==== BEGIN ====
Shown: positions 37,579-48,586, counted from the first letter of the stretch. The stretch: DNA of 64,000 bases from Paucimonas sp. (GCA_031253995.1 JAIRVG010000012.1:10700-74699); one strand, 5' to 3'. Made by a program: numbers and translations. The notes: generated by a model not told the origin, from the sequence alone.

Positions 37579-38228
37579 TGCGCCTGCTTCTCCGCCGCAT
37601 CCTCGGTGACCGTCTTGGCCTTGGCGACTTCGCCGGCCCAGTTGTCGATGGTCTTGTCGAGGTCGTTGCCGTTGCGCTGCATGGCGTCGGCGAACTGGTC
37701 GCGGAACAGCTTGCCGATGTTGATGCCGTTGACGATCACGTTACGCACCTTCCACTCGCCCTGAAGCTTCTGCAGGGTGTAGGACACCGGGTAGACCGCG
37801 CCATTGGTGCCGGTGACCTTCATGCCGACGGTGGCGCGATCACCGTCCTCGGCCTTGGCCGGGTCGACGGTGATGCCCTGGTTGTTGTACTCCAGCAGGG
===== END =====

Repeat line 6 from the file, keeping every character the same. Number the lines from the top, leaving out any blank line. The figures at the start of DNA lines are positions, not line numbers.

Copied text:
37801 CCATTGGTGCCGGTGACCTTCATGCCGACGGTGGCGCGATCACCGTCCTCGGCCTTGGCCGGGTCGACGGTGATGCCCTGGTTGTTGTACTCCAGCAGGG